Now that it's late April 2011, most of the rice is now planted. Many producers are trying to get herbicides out; however, the winds are making it really difficult. I know everyone is anxious to get their fields sprayed but please take precautions to avoid drift. I expect to be getting calls within the next 10-14 days with herbicide drift problems. Please be careful when applying herbicides. If there is any doubt, don’t spray.
We are also seeing some seedling blight disease at this time. There are several seed-borne and soil-borne fungi, including species of Cochiobolus, Curvularia, Fusarium, Rhizoctonia and Sclerotium. Typically, the rice seedlings are weakened or killed by the fungi.
Environmental conditions are important in disease development. Cold, wet weather is most favorable to disease development. Seedling blight causes stands of rice to be spotty, irregular and thin. Fungi enter the young seedlings and either kill or injure them. Blighted seedlings that emerge from the soil die soon after emergence. Those that survive generally lack vigor, are yellow or pale green and do not compete well with healthy seedlings.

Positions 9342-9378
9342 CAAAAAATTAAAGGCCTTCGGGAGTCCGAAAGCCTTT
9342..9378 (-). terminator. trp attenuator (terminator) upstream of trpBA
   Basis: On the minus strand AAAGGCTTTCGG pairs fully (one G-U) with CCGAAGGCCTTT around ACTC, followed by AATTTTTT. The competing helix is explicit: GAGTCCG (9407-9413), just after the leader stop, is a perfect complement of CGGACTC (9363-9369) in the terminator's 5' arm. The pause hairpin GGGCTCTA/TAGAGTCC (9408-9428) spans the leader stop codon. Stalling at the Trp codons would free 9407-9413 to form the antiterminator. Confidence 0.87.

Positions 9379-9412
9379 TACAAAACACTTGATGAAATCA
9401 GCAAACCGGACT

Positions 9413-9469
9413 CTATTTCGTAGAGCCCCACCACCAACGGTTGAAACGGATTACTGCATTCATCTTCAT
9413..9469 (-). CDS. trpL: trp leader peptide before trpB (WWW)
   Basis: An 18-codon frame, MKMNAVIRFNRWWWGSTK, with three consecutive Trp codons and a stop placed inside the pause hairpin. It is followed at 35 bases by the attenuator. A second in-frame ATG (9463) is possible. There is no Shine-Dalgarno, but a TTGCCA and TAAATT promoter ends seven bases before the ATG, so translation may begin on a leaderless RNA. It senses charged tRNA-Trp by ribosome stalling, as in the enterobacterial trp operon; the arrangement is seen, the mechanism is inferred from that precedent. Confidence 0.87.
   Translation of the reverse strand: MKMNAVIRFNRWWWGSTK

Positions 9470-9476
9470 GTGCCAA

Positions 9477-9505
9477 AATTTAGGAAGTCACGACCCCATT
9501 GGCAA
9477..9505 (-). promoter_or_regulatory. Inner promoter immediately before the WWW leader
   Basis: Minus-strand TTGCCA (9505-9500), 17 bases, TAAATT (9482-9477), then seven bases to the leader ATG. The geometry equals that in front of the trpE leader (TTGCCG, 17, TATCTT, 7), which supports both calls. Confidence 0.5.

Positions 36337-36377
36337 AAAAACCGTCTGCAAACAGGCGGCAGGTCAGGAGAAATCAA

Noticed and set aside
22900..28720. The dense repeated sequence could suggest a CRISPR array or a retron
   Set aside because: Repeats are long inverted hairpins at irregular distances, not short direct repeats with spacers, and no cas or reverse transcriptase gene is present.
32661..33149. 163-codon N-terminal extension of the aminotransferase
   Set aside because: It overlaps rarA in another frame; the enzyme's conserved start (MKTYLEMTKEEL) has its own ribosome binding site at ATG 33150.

The severity and incidence of seedling blight depend on three factors: percentage of the seed infested by seed-borne fungi, soil temperature and soil moisture content. Seedling blight is more severe on rice that is seeded early when the soil usually is cold and damp. The disadvantages of early seeding can be partially overcome by seeding at a shallow depth. Conditions that tend to delay seedling emergence favor seedling blight. Some blight fungi that affect rice seedlings at the time of germination can be reduced by treating the seed with fungicides.
Seeds that carry blight fungi frequently have spotted or discolored hulls, but seed can be infected and still appear to be clean. Cochiobolus miyabeanus, one of the chief causes of seedling blight, is seed-borne. A seedling attacked by this fungus has dark areas on the basal parts of the first leaf. The soil-borne seedling blight fungus, Sclerotium rolfsii, kills or severely injures large numbers of rice seedlings after they emerge if the weather at emergence is humid and warm. A cottony white mold develops on the lower parts of affected plants. This type of blight can be controlled by flooding immediately.
Treatment of the seed with a fungicide is recommended to improve or ensure stands. Proper cultural methods for rice production, such as proper planting date or shallow seeding of early-planted rice, will reduce the damage from seedling blight fungi. Water-borne and soil-borne fungi in the genus Pythium attack and kill seedlings from germination to about the three-leaf stage of growth. Infected roots are discolored brown or black, and the shoot suddenly dies and turns straw colored. This disease is most common in water-seeded rice, and the injury often is more visible after the field is drained. It may also occur in drill-seeded rice during prolonged wet, rainy periods.